However, she did have–unabridged–all of the Twilight novels. I probably will not read them. Except for Dracula, vampire stories have never interested me that much, and my attraction to Dracula was because Stoker told the story in an epistolary format. Susie read the first two novels in the Twilight series, reading them over her friends’ shoulders. Since then, she has come to agree with Stephen King, who so famously wrote that
Harry Potter is about confronting fears, finding inner strength and doing what is right in the face of adversity. Twilight is about how important it is to have a boyfriend.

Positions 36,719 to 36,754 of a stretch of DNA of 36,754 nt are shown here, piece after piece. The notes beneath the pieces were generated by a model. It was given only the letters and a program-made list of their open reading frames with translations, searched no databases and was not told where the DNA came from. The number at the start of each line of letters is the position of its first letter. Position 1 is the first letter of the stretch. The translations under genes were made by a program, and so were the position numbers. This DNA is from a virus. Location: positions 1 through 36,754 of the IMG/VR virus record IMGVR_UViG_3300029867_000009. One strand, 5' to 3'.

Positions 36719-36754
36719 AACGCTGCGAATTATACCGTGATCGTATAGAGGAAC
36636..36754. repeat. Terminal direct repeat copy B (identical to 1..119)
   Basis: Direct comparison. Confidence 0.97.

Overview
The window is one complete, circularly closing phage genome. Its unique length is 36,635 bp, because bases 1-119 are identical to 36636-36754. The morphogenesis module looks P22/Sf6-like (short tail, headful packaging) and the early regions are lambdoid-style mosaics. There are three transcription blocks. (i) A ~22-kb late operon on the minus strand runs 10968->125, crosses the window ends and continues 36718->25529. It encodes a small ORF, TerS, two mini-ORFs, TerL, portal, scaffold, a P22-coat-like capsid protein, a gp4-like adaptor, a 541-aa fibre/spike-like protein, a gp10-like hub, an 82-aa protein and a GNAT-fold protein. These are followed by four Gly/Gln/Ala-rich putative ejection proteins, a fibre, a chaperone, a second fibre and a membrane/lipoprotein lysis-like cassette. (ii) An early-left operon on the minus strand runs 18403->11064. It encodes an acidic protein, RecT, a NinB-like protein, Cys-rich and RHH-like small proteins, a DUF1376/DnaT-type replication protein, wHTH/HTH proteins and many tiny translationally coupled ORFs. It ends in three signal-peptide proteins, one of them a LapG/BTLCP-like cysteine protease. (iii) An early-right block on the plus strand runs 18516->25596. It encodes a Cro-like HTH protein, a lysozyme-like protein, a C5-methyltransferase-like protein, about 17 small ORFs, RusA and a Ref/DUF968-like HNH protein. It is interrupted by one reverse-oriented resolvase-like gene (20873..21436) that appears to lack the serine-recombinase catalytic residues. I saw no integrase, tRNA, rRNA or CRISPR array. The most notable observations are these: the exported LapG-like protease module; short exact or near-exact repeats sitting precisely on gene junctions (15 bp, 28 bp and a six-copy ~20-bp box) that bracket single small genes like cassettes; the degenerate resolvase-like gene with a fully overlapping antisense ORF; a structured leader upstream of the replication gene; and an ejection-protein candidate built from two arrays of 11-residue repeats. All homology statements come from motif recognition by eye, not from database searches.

Before I worked for the State of Ohio, I worked as a data entry typist (known as a “header entry operator”) at Medco Health Solutions. I had brought my love of audio books with me, a love that began in the summer of 1986, when I was working as a temp for the State, in the Division of Elevators (and Boilers before that). At Medco, enough of us listened to audio books that there was a lot of swapping and borrowing back and forth. Because of this, I read things I would not normally have read, such as Sue Henry’s Murder on the Iditarod Trail and the novels of Clive Cussler. The only time I voluntarily did without was when the only books available to me were Tim LaHaye’s and Jerry B. Jenkins’ Left Behind novels.